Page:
Malaysia nearly lost a RM31b Saudi deal, thanks to un­pa­tri­otic acts of ex-leader

New Straits Times - - News -


DATUK Seri Na­jib Razak yes­ter­day took aim at a former leader and cer­tain un­scrupu­lous peo­ple for sab­o­tag­ing the coun­try’s econ­omy, say­ing their “heart­less act” could vic­timise the peo­ple.

The prime min­is­ter cited a case where Malaysia nearly lost a RM31 bil­lion in­vest­ment from Saudi Aramco due to the un­pa­tri­otic at­ti­tude of cer­tain quar­ters who fed wrong in­for­ma­tion on this coun­try to the Saudi Ara­bian oil gi­ant.

“This is be­cause there are peo­ple who are heart­less. Their mo­tive is po­lit­i­cal but the vic­tims are the Malaysian peo­ple,” Na­jib said when launch­ing the Ek­spresi Ne­garaku event at Dataran Putrajaya yes­ter­day.

The Saudi in­vest­ment, he said, would creat more jobs and of­fer a brighter fu­ture to the younger gen­er­a­tion.

“We al­most missed the big­gest rezeki due to the ac­tions of cer­tain un­scrupu­lous in­di­vid­u­als. They are heart­less peo­ple who are po­lit­i­cally mo­ti­vated to top­ple Malaysia. In the end, it is the rakyat who are the vic­tims.

“There were peo­ple giv­ing false in­for­ma­tion.

“What hap­pened was that we al­most lost the good rezeki.”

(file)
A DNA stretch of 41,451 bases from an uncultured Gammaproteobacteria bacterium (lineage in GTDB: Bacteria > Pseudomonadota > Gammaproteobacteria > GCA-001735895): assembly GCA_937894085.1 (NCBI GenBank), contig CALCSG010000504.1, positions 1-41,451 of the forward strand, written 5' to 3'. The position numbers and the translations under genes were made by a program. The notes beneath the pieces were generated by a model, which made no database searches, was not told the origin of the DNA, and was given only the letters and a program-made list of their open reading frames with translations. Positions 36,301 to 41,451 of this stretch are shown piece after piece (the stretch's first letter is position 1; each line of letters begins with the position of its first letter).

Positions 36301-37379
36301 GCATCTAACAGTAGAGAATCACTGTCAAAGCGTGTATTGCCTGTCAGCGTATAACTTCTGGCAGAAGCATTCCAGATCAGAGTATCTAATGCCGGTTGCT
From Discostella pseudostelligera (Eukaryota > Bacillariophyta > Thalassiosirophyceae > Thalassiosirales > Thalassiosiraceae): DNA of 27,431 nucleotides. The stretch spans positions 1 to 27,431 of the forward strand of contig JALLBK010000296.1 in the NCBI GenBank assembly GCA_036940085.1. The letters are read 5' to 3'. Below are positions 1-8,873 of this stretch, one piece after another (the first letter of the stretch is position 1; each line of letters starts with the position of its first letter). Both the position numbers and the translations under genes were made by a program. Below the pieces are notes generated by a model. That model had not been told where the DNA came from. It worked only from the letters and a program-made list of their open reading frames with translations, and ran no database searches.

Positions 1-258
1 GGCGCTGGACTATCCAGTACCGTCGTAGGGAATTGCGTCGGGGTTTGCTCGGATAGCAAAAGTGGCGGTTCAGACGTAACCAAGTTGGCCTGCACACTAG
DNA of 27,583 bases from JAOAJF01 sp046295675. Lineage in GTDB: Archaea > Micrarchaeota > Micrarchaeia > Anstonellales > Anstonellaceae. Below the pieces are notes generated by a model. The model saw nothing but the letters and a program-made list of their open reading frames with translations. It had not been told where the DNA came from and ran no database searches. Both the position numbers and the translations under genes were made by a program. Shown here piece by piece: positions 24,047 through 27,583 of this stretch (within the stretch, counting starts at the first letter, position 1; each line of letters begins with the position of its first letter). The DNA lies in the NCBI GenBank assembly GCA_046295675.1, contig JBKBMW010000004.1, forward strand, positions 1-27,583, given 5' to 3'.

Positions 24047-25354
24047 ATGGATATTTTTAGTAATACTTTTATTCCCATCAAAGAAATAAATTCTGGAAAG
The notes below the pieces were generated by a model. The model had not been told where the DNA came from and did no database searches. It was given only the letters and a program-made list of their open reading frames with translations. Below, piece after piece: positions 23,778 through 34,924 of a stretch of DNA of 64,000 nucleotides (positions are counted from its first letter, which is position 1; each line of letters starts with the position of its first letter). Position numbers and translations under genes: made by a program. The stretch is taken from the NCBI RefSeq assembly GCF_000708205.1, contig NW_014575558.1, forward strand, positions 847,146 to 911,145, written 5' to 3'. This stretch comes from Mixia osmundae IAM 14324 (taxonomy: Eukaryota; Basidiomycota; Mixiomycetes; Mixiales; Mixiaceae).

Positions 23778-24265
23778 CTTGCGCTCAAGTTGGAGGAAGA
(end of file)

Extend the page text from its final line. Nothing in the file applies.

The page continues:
Na­jib said Saudi Aramco was ini­tially re­luc­tant to in­vest in Malaysia af­ter be­ing fed with in­for­ma­tion that Malaysia had pur­port­edly been placed in the po­lit­i­cally risky cat­e­gory.

He said Saudi Aramco was also given in­for­ma­tion that Malaysia was not a stable coun­try, its Em­ploy­ees Prov­i­dent Fund was al­most bank­rupt and that the gov­ern­ment was un­able to pay the salary of its pub­lic ser­vants.

The said Malaysia could have lost ma­jor eco­nomic op­por­tu­ni­ties be­cause of the neg­a­tive per­cep­tions spread by the former leader.

The ex-leader’s claim that Malaysia was one of the 10 most cor­rupt coun­tries in the world was un­ac­cept­able, he said, de­scrib­ing those who spread such lies and half-truths as un­pa­tri­otic and heart­less.

While Na­jib did not name the ex-leader, his re­marks were ap­par­ently di­rected at former prime min­is­ter Tun Dr Ma­hathir Mo­hamad, who had al­leged in his blog that Malaysia was listed among the 10 most cor­rupt coun­tries in the world.

“The truth is, the cor­rup­tion in­dex showed that Malaysia is at 55th place out of 160 coun­tries. We are not as bad as what some have claimed,” he said.

“We can ac­cept crit­i­cism. As prime min­is­ter, I ad­mit there is still room for im­prove­ment in Malaysia. But, we can­not ac­cept at­tempts to top­ple the gov­ern­ment and dam­age the good name of Malaysia.”

Na­jib said neg­a­tive per­cep­tions could af­fect the peace and har­mony of the coun­try, as well as sab­o­tage the econ­omy.

Saudi Aramco re­cently agreed to take a 50 per cent stake in the Petro­liam Na­sional Bhd (Petronas) Re­fin­ery and Petro­chem­i­cal In­te­grated De­vel­op­ment (RAPID) project.

The share pur­chase agree­ment was signed on Feb 28 dur­ing the state visit by Saudi ruler King Sal­man Ab­dulaziz Al-Saud.

Mean­while, Na­jib said Ek­spresi Ne­garaku was a plat­form for Malaysians to gather to let the world know that Malaysia was not a failed state as claimed by cer­tain quar­ters.

He said Malaysia was a suc­cess­ful coun­try and the gov­ern­ment would do its best to en­sure pros­per­ity.

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